The contact surfaces between the spherical small end 12 and the spherical jointed piston 32 are lubricated by engine oil. Furthermore, engine oil is provided to tile piston cooling gallery 40 in order to dissipate heat in the piston 32 caused by friction and by the heat of combustion above the piston 32. Referring once again to FIGS. 1, 3 and 8, lubricating/cooling oil is supplied from the engine crankshaft to the piston saddle 36 and piston cooling gallery 40 through an oil passage 42 formed in the connecting rod 10. The oil passage 42 originates at an opening 44 in the rod big end and extends to the center 46 of the small end sphere 12. The oil passage 42 receives oil from a slotted connecting rod bearing 48 situated in the connecting rod big end 14 bore. The oil passage 42 branches into 2 or more lateral passages 50 and one central passage 52 at the center of the sphere 46. The central passage 52 supplies oil to the piston saddle 36. The lateral passages 50 supply oil to the piston cooling gallery 40. The lateral passages 50 are situated at an angle θ with respect to a transverse cross-section of the sphere 12 so that the exiting oil flow is unimpeded by the holder ring oil dam 54 throughout the entire range of connecting rod rocking motion.

The slotted connecting rod bearing 48 is provided to facilitate transfer of oil from the engine crankshaft to the oil passage 42. Lubricating and cooling oil is pressure fed to the connecting rod bearing 48 through a drilling in the crankshaft crank throw (the crank throw is that part of the crankshaft to which the connecting rod 10 is attached). The oil is pressure fed to the crankshaft through the main bearings. Tile connecting rod bearing hole 44 allows oil to pass through to the oil passage 42. The most effective transfer of oil occurs when the crank throw drilling is in alignment with the connecting rod bearing hole 44. However, the amount of time when the crank throw drilling and tile hole 44 are in alignment is very short. This situation is not conducive for the continuous flow of oil required for the present spherical joint piston design.

In order to improve the transfer of oil from the crank throw to the connecting rod, a slot is center cut into the face of the bearing surface of the connecting rod bearing 48. The connecting rod bearing 48 consists of two halves: a lower half 47 and an upper half 49. The slot (not shown) is cut along the full center length 51 of the lower bearing half 47. The slot continues on the upper bearing half 49 only on the short side 53 of the upper bearing half 49 and terminates at the hole 44. The hole 44 is preferably positioned approximately 30° from the horizontal. Thus there is a short side 53 and a long side 55 to the upper bearing half 49. The long side 55 takes the connecting rod load. Therefore with no hole or slot on the long side 55, the load bearing area is maximized and stresses are minimized. The slot provides a path for oil flow to the hole 44 in the bearing 48 when the crank throw drilling and bearing hole 44 are not in alignment. In fact, the slot allows oil flow for approximately 210° of crankshaft rotation. Although the oil flow to the connecting rod oil path 42 remains intermittant, the duration of oil flow is significantly increased. Therefore oil flow to the spherical joint piston is increased.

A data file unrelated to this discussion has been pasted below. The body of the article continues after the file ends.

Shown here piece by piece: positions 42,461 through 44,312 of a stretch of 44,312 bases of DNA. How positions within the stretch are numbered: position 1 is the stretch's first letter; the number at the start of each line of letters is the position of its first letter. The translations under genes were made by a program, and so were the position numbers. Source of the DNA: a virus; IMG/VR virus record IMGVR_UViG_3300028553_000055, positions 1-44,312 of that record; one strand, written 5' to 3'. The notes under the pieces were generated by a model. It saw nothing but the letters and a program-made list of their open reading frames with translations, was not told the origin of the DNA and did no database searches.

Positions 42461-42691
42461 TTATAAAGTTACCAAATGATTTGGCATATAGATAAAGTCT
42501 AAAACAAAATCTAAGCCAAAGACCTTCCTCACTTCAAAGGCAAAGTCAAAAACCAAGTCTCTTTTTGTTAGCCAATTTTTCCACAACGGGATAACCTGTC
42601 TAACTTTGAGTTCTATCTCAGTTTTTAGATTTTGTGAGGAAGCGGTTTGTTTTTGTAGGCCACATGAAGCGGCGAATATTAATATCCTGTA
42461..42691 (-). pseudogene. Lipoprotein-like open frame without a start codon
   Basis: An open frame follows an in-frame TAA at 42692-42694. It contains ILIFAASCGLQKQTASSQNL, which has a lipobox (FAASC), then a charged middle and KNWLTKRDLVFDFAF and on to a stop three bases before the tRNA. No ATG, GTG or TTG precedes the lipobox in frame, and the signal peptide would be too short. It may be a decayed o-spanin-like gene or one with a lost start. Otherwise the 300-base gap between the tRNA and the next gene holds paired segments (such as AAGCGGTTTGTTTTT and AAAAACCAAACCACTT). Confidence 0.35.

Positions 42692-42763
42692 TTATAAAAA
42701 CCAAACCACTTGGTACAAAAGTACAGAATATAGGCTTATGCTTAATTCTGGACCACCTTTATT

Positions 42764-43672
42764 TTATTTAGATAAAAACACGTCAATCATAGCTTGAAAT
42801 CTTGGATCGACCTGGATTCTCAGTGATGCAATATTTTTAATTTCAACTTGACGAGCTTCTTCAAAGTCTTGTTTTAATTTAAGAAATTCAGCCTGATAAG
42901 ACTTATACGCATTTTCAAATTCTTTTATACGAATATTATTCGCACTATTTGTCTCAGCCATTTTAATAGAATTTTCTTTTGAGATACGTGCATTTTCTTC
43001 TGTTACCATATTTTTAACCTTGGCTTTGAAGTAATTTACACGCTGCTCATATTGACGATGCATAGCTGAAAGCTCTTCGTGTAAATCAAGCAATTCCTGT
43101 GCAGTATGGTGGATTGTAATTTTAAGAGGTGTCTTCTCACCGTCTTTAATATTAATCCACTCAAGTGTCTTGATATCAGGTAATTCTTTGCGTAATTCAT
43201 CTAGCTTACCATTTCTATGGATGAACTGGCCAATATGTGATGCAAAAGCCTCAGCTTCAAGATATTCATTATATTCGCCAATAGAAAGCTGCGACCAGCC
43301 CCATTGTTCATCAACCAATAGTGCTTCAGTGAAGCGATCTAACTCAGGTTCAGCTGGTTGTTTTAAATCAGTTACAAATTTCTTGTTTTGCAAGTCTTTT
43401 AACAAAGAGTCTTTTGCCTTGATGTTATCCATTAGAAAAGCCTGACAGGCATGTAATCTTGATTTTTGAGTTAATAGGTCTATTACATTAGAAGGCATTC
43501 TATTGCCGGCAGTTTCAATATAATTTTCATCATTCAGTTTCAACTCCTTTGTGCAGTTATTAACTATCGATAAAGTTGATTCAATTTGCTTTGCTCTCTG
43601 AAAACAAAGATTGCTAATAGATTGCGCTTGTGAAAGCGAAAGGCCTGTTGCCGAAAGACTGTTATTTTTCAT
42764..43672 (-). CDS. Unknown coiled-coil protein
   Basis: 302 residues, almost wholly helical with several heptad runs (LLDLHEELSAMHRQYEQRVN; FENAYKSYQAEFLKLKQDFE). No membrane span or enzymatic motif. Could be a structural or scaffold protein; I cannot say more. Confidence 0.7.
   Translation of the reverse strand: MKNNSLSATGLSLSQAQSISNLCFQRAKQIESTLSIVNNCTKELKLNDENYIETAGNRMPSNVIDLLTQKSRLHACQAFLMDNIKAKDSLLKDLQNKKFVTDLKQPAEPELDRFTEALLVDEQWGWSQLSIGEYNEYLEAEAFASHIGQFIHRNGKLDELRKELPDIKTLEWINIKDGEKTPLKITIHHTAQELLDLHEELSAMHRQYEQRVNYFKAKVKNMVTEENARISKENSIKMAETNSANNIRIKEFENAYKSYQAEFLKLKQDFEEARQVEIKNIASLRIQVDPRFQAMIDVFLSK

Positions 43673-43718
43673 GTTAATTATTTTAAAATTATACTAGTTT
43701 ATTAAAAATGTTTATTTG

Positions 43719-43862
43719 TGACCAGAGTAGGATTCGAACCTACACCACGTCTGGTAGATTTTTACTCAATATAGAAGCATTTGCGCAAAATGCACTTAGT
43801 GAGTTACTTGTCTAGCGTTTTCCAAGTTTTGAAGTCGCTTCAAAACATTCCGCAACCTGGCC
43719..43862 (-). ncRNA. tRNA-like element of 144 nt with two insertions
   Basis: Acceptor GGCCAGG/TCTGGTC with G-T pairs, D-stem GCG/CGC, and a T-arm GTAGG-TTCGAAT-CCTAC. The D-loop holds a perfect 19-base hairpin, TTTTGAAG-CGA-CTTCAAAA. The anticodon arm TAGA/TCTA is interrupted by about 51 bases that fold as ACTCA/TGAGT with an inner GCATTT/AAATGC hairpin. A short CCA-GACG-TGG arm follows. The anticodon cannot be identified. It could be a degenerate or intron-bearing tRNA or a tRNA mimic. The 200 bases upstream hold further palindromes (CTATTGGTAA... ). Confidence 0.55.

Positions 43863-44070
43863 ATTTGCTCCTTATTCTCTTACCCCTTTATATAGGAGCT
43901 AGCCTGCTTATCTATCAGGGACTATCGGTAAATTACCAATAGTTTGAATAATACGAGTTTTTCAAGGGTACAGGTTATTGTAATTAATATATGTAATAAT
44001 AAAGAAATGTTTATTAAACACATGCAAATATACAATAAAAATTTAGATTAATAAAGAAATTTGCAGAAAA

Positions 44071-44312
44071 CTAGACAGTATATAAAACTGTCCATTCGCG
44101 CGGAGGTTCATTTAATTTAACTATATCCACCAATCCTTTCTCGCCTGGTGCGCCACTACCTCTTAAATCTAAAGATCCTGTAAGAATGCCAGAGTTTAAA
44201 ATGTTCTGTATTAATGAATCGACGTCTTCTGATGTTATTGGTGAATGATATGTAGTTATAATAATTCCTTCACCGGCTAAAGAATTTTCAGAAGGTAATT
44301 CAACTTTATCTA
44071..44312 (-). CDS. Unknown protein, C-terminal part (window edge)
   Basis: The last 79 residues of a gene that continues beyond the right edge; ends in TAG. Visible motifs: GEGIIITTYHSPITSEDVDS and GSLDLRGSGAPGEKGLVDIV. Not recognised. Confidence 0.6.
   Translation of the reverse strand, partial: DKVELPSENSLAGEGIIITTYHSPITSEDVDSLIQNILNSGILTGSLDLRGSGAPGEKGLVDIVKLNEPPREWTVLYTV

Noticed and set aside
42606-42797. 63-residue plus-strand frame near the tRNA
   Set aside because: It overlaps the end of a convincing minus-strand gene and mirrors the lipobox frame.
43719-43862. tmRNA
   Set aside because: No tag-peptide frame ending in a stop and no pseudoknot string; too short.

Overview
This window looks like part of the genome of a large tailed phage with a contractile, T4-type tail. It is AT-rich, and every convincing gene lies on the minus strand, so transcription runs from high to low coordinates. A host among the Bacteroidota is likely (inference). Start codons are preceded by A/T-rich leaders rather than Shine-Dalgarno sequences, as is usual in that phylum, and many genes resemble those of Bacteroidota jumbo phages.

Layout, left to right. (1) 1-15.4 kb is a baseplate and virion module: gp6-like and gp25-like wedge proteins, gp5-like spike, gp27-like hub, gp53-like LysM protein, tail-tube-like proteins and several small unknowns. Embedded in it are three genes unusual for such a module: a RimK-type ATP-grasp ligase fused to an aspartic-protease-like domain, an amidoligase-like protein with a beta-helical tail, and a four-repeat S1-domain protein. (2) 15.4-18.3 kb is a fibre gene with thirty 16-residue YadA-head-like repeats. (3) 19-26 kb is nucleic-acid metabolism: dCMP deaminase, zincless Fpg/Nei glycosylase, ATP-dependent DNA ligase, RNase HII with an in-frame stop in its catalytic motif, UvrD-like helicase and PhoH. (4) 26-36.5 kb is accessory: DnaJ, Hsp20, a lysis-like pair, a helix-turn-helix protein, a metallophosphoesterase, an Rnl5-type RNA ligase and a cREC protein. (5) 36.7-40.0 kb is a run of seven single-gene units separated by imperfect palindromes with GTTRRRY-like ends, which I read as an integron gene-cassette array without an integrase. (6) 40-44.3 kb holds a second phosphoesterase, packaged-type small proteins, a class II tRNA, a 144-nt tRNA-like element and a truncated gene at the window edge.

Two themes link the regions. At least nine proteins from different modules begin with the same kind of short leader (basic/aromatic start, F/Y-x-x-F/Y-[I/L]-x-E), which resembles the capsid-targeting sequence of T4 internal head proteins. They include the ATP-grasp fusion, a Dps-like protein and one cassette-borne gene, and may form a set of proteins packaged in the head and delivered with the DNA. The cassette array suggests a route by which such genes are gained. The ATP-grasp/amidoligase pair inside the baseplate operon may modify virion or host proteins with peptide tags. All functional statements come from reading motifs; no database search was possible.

Referring now to FIGS. 6 and 7, a second embodiment connecting rod of the present invention is illustrated and indicated generally at 60. The connecting rod 60 generally has the same configuration as the connecting rod 10 with the exception that the central oil passages are eliminated and instead lubricating/cooling oil is introduced into the piston cooling gallery 40 through at least one notch 62 formed into the side of the small end sphere 64. The lower end 66 of the notch 62 is situated near the shank/sphere transition 68 at an angle φ with respect to a longitudinal cross-section of the sphere 12 so that a targeted piston cooling nozzle oil spray 70 can enter the lower end 66 of the notch 62 throughout the entire range of connecting rod 60 rocking motion. The piston cooling nozzle is not illustrated in FIGS. 6 and 7 and is of the type generally known in the art. The interior of the notch 62 is formed so that the oil spray 70 is deflected from within the notch 62 into the piston cooling gallery 40 at an angle φ so that the exiting oil flow 72 is unimpeded by the holder ring oil dam 54 throughout the entire range of connecting rod 60 rocking motion.

Referring now to FIGS. 9-13, the holder ring halves 34 of tile present invention which are operative to retain the spherical small end of the connecting rod 10 or 60 within the spherically jointed piston 32 are described in greater detail. The holder ring is comprised of two halves 34 which fit together within the spherically jointed piston 32 in order to retain the spherical end of the connecting rod therein. The spherical small end 12, 64 of the connecting rod 10, 60 is retained within the socket 80 of the holder rings 34. The connecting rod and holder rings 34 fit into the piston 32 so that the upper ring shoulder 82 rests against a shoulder 84 within the piston skirt 86 of the spherically jointed piston 32. A chamfer 88 on the perimeter of the holder rings 34 eases the installation of the holder rings 34 into the piston skirt 86. A light press fit area 90 positions the holder rings 34 within the piston skirt 86. The holder rings 34 are then firmly pressed and held in place within the spherically jointed piston 32 by means of a threaded collar 92 which threadingly engages a threaded surface on the interior of the piston skirt 86.